Use this URL to cite or link to this record in EThOS: http://ethos.bl.uk/OrderDetails.do?uin=uk.bl.ethos.631322
Title: Immunology of granulomatosis with polyangiitis
Author: Zhao, Yuan
Awarding Body: King's College London (University of London)
Current Institution: King's College London (University of London)
Date of Award: 2013
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Abstract:
Granulomatosis with polyangiitis (GPA, formerly known as Wegener’s granulomatosis) is a rare and sometimes fatal systemic autoimmune disease. Anti-neutrophil cytoplasmic antibodies (ANCAs) specific for proteinase 3 (PR3) are associated with GPA. However, the pathogenesis of GPA is not yet clear. Our aim was to investigate the local autoimmune response, circulating immune modulatory cells and cells expressing the immune suppressor molecules programmed death 1 (PD-1) and its ligands in GPA. In mucosa from GPA patients, activated B cells were observed located alongside PR3 expressing cells and B cell survival factors BAFF and APRIL, which was produced by the granulomas and giant cells. B cells were proliferating and persistent in biopsies. However no evidence of B cell clones from the mucosal biopsies circulating in peripheral blood was observed in GPA. An increased frequency of circulating TFH cells and a reduced frequency of Treg cells was observed in peripheral blood from GPA patients on conventional therapies compared to healthy controls. No such difference was found in GPA patients treated with rituximab. The frequency of circulating TFH and Treg cells was found to be inversely correlated in human peripheral blood. No difference in the relative quantity of mRNA encoding PD-1 in lymphocytes and monocytes was found in GPA patients compared with healthy controls. Lower percentage of CD14+ monocytes expressing PD-1 was observed in GPA patients. Lower relative quantity of mRNA encoding PD-1 ligands PD-L1 and PD-L2 in T cells and monocytes was observed in GPA patients. In conclusion, data in this thesis identifies activated B cells alongside auto-antigens and B cell survival factors in the mucosa in GPA. A negative correlation between TFH and Treg cells is observed that implies the balance between T cell subsets and its B cell dependence are associated with disease activity in GPA. The deficiency of PD-L1 and PD-L2 mRNA in lymphocytes and monocytes may contribute to the pathogenesis of GPA.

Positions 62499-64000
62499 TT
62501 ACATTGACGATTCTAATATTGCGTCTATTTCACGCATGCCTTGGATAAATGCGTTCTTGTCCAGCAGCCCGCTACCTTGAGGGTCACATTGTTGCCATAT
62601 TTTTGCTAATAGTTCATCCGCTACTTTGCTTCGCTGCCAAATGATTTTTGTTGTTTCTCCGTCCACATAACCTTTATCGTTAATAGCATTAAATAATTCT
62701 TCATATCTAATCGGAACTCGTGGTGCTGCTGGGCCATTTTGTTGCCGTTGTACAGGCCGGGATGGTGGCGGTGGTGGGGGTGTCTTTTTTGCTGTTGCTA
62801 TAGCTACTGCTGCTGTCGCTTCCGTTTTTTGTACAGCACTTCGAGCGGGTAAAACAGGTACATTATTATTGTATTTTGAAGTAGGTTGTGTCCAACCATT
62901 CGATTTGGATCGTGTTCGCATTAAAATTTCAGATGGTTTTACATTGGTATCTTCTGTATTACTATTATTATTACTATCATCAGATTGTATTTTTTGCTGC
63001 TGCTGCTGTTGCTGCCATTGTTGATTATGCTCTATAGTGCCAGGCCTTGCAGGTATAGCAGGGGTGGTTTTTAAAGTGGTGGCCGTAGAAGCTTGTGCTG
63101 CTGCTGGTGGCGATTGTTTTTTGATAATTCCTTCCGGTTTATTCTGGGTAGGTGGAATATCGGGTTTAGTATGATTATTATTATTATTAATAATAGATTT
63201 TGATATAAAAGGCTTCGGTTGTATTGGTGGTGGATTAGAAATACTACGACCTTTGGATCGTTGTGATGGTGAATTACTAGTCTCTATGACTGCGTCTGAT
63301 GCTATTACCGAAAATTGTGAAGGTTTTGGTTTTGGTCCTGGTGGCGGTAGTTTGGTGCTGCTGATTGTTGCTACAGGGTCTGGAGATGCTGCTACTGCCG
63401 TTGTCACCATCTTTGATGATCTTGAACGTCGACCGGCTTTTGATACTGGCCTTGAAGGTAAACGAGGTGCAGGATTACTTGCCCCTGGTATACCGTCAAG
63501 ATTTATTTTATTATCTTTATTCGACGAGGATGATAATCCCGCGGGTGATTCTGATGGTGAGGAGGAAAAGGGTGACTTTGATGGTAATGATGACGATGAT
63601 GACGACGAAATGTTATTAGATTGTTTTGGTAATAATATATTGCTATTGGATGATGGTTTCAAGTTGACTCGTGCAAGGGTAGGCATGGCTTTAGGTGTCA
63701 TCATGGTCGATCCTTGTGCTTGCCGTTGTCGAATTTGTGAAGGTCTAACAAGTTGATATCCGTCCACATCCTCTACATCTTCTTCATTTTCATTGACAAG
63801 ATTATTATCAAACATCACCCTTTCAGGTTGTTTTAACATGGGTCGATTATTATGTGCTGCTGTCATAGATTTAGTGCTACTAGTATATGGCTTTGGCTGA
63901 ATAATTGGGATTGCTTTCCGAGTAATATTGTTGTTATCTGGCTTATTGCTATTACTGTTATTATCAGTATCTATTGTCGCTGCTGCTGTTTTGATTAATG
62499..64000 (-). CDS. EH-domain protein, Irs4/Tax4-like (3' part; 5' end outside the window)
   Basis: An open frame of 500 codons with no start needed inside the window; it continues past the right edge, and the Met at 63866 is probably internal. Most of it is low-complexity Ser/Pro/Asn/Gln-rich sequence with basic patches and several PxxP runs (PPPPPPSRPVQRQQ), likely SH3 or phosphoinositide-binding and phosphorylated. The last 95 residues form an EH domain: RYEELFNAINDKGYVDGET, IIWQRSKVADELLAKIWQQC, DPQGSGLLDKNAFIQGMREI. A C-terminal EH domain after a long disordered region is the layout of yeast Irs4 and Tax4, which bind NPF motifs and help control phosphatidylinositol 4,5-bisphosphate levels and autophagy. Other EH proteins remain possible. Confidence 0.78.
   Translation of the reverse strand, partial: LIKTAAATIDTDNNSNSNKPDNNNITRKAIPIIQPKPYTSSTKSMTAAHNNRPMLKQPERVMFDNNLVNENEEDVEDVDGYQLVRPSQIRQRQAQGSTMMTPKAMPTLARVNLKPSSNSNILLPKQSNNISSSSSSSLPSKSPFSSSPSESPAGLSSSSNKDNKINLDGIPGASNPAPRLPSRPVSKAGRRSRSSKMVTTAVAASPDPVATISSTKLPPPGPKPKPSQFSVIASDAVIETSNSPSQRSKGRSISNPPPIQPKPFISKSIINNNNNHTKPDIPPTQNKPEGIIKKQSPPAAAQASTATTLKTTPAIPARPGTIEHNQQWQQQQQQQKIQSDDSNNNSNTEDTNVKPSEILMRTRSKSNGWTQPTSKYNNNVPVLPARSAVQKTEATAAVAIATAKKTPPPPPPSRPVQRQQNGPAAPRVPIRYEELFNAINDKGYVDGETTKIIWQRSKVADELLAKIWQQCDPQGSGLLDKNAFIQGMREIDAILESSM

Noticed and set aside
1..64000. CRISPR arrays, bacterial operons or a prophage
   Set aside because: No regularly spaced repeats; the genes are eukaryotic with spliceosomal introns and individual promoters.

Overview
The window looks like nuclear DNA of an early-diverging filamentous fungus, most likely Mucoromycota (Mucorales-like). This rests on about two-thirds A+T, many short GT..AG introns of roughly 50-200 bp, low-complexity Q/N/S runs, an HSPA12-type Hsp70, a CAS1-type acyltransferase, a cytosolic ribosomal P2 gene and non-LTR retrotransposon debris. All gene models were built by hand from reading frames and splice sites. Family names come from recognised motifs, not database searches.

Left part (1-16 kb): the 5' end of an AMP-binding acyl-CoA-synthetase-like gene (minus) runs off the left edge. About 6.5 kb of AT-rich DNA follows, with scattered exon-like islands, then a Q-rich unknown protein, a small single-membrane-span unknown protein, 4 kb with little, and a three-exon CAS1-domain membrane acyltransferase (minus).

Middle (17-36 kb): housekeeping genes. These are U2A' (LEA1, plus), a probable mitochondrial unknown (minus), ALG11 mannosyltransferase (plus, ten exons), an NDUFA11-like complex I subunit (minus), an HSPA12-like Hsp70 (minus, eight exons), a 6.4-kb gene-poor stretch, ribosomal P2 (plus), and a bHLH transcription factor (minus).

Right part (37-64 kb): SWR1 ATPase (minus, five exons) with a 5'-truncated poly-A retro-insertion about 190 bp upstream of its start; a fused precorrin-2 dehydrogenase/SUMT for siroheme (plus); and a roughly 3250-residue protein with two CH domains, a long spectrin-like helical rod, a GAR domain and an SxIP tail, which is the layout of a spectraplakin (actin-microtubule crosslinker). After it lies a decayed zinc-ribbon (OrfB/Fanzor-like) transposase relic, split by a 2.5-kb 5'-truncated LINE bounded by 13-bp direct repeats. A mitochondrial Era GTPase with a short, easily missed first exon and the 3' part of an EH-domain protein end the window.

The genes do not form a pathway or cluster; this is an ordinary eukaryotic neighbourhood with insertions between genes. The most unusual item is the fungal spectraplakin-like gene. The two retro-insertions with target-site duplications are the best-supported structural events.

Supervisor: Zhao, Yuan Sponsor: Not available
Qualification Name: Thesis (Ph.D.) Qualification Level: Doctoral
EThOS ID: uk.bl.ethos.631322  DOI: Not available
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